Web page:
Peshawar/Pakistan, Sep 23: The death toll from a double suicide bombing on a church in Pakistan rose to 81 on Monday, as Christians protested across the country to demand better protection for their community.
The attack on All Saints church in the northwestern city of Peshawar after a service on Sunday, claimed by the Pakistani Taliban, is believed to be the deadliest ever to target Pakistan's small Christian minority.
Doctor Arshad Javed of the city's main Lady Reading hospital told AFP the death toll had risen to 81 overnight, including 37 women. A total of 131 people were wounded.
Christians demonstrated in cities around Pakistan, including Karachi and Faisalabad, to protest against the violence and demand better protection from the authorities.
In Islamabad more than 100 protesters blocked a major city highway for several hours during the Monday morning rush hour, causing long tailbacks, an AFP reporter said.
Pakistan's umbrella Taliban movement claimed responsibility, saying it had set up a new faction, Junood ul-Hifsa, to kill foreigners to avenge US drone strikes on Taliban and al-Qaida operatives in the country's tribal areas along the Afghan border.
"We carried out the suicide bombings at Peshawar church and will continue to strike foreigners and non-Muslims until drone attacks stop," Ahmad Marwat, a spokesman for the group, told AFP by telephone.
In June, the group claimed responsibility for killing 10 foreign climbers at a base camp of Nanga Parbat, the second highest mountain in Pakistan after K-2.
Pakistan Prime Minister Nawaz Sharif strongly condemned the "cruel" attack, saying it violated the tenets of Islam.
Pope Francis also spoke out against the violence, calling it "a bad choice of hatred and war", while Pakistan's Ulema Council, an association of leading Muslim scholars, branded the attack "shameful".
Former minister for inter-faith harmony Paul Bhatti and provincial lawmaker Fredrich Azeem Ghauri both said the attack was the deadliest ever targeting Christians in Pakistan.
The small and largely impoverished Christian community suffers discrimination in the overwhelmingly Muslim-majority nation but bombings against them are extremely rare.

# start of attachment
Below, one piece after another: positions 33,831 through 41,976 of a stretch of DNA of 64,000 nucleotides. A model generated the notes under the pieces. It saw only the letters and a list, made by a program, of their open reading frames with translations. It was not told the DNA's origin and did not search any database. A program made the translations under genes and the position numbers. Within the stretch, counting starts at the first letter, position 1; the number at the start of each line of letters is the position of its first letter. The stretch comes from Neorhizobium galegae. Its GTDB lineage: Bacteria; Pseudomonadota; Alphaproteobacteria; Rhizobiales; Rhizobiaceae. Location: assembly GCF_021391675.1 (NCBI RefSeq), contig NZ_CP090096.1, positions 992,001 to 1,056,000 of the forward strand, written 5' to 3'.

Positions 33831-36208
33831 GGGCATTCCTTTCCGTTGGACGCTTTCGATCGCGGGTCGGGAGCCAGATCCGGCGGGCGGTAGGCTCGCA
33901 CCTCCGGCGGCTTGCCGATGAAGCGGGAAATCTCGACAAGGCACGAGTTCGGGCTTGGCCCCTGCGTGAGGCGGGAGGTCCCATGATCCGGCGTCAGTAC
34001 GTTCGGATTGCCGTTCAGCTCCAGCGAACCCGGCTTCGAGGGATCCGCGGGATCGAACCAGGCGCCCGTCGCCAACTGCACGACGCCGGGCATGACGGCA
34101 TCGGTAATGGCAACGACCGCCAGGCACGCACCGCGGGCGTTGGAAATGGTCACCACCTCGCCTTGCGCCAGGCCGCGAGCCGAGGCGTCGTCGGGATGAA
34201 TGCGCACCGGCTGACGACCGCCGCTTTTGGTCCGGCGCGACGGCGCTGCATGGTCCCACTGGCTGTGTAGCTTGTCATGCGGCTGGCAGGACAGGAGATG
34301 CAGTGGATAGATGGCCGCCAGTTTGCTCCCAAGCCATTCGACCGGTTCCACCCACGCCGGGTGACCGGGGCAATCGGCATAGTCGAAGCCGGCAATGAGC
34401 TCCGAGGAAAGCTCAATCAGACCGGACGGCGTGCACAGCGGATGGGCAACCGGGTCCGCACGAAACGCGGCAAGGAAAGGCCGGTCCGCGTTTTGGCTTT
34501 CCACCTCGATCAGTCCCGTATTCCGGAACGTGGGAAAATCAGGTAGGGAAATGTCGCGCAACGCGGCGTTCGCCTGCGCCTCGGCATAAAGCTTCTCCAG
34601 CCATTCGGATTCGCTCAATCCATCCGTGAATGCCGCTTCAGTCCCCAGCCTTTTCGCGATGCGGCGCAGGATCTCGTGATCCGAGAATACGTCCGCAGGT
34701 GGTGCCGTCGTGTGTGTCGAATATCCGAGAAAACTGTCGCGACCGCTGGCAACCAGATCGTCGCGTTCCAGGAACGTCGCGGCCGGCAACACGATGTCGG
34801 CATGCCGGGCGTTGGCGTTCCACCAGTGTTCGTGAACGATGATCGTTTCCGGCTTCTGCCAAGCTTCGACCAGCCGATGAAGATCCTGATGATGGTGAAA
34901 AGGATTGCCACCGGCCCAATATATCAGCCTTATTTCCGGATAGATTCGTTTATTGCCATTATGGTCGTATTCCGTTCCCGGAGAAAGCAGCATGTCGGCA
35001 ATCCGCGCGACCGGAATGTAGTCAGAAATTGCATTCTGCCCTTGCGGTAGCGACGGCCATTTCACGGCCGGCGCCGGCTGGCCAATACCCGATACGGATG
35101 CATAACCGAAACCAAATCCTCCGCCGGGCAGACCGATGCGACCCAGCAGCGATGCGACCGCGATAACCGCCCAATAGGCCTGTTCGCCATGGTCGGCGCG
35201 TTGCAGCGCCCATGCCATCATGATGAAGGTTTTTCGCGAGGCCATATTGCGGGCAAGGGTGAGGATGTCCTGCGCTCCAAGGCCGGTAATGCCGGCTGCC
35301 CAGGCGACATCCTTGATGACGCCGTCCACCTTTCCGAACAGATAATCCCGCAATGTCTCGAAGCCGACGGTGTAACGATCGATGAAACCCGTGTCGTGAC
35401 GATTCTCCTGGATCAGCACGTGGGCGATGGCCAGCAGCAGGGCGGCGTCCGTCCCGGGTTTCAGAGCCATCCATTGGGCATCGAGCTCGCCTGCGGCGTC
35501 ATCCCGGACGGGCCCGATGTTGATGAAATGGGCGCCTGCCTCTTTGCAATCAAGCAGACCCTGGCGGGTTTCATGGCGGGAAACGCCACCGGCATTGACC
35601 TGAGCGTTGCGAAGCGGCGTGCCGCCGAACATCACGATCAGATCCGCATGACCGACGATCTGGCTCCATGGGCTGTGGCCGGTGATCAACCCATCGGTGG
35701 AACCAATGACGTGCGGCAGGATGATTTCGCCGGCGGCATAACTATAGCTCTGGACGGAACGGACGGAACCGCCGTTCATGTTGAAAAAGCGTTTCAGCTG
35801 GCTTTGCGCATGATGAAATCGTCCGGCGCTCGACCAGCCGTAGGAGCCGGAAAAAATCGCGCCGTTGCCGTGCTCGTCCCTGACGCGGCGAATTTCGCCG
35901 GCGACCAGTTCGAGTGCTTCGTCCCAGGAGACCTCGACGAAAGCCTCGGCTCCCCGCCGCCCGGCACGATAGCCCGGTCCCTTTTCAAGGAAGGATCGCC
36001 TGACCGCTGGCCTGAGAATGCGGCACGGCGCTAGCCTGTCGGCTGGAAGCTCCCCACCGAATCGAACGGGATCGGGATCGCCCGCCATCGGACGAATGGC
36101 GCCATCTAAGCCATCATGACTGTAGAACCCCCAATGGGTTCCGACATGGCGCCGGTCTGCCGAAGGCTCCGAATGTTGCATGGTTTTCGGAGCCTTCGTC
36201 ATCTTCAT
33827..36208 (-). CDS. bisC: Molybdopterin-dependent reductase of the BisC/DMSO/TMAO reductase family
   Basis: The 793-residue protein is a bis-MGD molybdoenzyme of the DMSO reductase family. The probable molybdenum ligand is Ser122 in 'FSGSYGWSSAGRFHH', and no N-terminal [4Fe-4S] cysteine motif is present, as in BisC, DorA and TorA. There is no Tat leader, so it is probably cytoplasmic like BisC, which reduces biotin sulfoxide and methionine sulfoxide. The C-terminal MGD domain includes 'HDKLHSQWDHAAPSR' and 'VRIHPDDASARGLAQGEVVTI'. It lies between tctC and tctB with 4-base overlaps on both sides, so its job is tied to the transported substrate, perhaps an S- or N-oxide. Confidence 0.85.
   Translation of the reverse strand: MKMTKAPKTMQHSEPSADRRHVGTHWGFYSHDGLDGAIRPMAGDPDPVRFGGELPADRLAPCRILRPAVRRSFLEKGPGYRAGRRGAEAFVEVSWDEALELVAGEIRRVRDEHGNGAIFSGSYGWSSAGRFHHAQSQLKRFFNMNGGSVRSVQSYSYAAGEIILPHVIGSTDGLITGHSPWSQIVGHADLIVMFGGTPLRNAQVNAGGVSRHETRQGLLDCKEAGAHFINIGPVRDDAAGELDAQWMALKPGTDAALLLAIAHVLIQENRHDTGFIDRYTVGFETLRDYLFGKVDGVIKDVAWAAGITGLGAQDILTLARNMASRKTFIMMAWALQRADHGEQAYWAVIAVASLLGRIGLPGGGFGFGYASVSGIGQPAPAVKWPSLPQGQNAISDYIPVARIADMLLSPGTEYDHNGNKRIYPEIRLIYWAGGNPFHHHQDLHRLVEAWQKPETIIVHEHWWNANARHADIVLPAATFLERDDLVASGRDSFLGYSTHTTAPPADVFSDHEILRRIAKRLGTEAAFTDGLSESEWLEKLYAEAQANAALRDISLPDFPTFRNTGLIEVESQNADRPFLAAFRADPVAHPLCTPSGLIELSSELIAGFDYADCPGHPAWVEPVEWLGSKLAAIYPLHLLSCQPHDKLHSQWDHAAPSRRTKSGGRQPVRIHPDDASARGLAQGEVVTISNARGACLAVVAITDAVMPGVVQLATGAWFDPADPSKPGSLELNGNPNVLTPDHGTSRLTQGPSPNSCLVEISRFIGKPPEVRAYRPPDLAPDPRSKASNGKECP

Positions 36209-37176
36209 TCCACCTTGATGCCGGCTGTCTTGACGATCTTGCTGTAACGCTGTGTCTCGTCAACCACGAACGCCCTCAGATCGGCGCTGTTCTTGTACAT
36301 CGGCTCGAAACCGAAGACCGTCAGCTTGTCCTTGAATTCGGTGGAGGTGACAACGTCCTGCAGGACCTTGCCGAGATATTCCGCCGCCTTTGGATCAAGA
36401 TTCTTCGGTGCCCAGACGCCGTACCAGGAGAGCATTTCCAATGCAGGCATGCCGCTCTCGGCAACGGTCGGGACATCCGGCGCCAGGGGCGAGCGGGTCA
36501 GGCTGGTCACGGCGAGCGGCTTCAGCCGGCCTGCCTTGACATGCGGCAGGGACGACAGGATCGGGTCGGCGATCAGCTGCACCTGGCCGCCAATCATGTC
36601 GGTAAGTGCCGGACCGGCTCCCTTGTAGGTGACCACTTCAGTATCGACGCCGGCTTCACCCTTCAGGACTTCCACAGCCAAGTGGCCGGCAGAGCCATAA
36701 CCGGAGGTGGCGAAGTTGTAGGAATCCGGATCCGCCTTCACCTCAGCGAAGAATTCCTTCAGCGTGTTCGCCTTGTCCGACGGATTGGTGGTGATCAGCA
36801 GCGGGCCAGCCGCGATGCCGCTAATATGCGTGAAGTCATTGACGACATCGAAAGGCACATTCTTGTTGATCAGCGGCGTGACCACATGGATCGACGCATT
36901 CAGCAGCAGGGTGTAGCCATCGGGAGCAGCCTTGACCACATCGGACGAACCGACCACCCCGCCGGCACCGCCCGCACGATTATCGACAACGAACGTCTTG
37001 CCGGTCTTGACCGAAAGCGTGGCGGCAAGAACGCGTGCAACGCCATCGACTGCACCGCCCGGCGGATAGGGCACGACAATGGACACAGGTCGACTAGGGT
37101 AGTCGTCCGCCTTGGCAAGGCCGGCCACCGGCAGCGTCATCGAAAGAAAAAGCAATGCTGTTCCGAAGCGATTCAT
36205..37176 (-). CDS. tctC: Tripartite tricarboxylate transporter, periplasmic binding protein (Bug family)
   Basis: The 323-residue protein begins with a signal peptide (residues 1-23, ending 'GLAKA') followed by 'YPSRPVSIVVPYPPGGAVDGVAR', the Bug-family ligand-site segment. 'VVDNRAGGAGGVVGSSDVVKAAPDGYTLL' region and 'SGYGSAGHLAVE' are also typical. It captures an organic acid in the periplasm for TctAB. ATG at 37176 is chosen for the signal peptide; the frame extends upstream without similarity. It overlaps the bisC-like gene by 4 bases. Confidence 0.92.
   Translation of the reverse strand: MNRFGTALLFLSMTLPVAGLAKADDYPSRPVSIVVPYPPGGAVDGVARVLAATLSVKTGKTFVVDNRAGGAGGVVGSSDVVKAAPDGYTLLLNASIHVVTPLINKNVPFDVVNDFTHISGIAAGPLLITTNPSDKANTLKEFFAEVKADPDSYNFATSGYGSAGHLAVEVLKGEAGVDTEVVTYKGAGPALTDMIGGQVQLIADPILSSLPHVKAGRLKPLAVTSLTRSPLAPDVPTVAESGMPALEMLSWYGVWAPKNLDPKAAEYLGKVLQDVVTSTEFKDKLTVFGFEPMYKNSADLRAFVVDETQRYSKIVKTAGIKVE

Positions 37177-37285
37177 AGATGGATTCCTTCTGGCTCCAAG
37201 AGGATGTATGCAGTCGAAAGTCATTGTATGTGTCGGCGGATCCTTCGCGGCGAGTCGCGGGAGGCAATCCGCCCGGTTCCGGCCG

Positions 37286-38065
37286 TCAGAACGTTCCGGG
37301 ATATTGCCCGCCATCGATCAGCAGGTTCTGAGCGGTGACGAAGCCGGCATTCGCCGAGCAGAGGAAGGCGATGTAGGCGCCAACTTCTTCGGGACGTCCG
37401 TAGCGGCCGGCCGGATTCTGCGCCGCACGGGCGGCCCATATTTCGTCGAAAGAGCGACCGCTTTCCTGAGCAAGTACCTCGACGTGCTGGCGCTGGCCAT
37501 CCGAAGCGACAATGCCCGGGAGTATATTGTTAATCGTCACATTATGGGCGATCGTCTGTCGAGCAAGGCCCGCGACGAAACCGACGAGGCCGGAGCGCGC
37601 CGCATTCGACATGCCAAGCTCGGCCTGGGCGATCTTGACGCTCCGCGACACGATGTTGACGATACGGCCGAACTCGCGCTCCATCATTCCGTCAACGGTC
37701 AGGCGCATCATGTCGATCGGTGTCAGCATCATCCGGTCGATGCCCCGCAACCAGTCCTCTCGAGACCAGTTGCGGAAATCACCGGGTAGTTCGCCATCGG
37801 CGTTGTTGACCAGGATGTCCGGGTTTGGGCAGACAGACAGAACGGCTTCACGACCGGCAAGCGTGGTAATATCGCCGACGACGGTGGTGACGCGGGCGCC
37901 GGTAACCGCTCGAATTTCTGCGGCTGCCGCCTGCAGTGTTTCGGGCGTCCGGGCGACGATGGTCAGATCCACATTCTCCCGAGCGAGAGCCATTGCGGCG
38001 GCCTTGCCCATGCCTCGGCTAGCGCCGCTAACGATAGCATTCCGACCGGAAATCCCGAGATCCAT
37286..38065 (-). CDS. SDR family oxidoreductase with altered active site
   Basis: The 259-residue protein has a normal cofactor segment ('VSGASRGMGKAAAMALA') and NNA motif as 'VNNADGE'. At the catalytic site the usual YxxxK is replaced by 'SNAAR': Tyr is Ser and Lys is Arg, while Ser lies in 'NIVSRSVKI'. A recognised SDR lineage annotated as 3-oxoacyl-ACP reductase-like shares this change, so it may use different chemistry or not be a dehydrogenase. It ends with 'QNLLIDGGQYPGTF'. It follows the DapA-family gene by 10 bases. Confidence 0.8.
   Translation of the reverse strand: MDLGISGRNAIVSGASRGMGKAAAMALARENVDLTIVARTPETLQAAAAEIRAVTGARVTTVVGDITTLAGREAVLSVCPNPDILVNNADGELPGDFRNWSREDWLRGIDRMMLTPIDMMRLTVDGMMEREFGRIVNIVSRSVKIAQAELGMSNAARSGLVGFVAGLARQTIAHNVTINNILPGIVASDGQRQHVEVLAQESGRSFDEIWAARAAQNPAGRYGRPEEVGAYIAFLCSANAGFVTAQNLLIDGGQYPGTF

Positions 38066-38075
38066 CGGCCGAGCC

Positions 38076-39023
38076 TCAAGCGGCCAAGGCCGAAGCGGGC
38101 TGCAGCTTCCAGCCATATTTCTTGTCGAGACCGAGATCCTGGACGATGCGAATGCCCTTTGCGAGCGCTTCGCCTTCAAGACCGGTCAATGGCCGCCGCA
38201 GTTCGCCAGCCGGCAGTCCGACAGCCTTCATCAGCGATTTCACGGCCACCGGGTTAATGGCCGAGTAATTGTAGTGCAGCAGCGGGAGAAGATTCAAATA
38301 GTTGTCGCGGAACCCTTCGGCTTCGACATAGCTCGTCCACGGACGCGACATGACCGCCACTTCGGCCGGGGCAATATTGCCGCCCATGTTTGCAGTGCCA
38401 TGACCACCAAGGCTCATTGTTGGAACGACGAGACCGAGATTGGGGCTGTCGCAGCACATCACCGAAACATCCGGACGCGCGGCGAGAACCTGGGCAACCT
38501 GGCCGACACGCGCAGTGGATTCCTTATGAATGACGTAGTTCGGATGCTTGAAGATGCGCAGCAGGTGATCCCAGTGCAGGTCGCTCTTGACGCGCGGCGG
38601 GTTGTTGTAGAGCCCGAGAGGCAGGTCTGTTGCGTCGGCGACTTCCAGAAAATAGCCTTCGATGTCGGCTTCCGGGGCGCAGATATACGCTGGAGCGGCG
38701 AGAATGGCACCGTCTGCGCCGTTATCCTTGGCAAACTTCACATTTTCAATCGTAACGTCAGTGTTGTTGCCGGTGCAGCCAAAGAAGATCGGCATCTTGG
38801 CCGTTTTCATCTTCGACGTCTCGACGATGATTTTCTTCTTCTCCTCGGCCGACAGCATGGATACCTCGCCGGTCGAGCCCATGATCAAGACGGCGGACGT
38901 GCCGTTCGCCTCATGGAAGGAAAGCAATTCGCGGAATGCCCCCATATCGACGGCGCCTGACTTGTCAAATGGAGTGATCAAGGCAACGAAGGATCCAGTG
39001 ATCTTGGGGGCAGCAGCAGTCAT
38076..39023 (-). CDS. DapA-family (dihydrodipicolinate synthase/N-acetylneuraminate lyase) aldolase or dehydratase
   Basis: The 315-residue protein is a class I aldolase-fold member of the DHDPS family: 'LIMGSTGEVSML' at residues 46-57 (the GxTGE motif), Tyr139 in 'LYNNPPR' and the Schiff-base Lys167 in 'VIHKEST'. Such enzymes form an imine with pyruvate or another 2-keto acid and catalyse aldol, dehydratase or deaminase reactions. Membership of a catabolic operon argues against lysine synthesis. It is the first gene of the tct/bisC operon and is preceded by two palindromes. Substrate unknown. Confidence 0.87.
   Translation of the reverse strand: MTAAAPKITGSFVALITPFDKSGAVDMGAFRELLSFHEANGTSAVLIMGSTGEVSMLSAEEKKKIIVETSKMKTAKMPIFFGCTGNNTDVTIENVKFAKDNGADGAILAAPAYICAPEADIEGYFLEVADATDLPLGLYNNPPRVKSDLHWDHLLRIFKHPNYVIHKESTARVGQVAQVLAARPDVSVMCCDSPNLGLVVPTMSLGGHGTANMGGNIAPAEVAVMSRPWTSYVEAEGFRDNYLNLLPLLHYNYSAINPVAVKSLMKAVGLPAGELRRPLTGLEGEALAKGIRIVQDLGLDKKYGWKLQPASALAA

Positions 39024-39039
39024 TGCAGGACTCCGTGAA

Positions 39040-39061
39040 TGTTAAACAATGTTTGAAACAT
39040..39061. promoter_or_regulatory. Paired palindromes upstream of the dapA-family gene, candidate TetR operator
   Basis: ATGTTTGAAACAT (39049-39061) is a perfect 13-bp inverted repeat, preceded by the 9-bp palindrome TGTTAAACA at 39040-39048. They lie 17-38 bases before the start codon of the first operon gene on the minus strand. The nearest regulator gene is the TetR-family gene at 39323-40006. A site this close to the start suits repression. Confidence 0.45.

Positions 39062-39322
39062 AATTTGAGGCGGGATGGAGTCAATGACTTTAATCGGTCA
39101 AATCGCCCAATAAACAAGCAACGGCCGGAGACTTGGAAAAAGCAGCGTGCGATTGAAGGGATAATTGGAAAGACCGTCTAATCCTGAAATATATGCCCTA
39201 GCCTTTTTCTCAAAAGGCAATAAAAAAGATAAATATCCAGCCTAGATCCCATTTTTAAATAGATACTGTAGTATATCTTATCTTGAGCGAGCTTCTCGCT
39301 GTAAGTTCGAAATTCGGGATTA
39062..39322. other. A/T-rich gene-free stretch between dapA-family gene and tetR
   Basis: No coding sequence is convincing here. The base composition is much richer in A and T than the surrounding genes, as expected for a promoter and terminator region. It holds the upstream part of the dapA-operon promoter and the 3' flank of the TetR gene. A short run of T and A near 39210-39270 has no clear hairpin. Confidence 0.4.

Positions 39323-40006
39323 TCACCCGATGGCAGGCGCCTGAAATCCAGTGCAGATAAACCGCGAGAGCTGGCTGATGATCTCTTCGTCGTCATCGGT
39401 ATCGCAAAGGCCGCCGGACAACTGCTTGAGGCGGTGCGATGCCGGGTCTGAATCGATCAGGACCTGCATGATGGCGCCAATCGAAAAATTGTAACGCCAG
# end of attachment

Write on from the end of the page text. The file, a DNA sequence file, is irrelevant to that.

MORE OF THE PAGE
The 400 or so worshippers were exchanging greetings after the service when the bombers struck, littering the church with blood, body parts and pages from the Bible.
The walls were pockmarked with ball bearings that had been packed into the bombs to cause maximum carnage in the busy church.
Sectarian violence between majority Sunni and minority Shiite Muslims is on the rise in Pakistan but Sunday's bombings will fuel fears the already beleaguered Christian community could be increasingly targeted.
Islamist militants have carried out hundreds of bombings targeting security forces and minority Muslim groups they regard as heretical, but attacks on Christians have previously largely been confined to grenade attacks and occasional riots.
Khyber Pakhtunkhwa is a deeply conservative province bordering the tribal districts along the Afghan frontier which are home to Taliban and Al-Qaeda militants.
Provincial lawmaker Ghauri said there were about 200,000 Christians in the province, of whom 70,000 lived in Peshawar.
Only around two percent of the country's population of 180 million are Christian. The community complains of growing discrimination.
Christians have a precarious existence in Pakistan, often living in slum-like "colonies" cheek-by-jowl with Muslims and fearful of allegations of blasphemy, a sensitive subject that can provoke outbursts of public violence.
In the town of Gojra in Punjab province in 2009, a mob burned 77 houses and killed seven people after rumours that a copy of the Islamic holy book the Koran had been desecrated during a Christian marriage ceremony.
Rimsha Masih, a Christian girl who was arrested for alleged blasphemy last year, fled to Canada with her family in June after the charges were dropped.
"The death toll has risen to 56 and there are more than 70 wounded," Doctor Sher Ali, deputy medical superintendent of Peshawar's main Lady Reading Hospital, said.
Another hospital official and a senior administration official confirmed the death toll
An official said that the bomber targeted worshippers when they were coming out of one of the oldest churches in the city's Kohati Gate district after Sunday mass.
The church is situated in a very congested locality which is always jam packed with the people mostly women as the area is the hub markets and shopping centres. The Christian community lives in the vicinity and visited the church for Sunday service in large number.
No group claimed responsibility for the attack, but radical Islamists have been blamed for previous attacks on the country's minority communities, including Christians.
Death toll from Pakistan church bombing rises to 81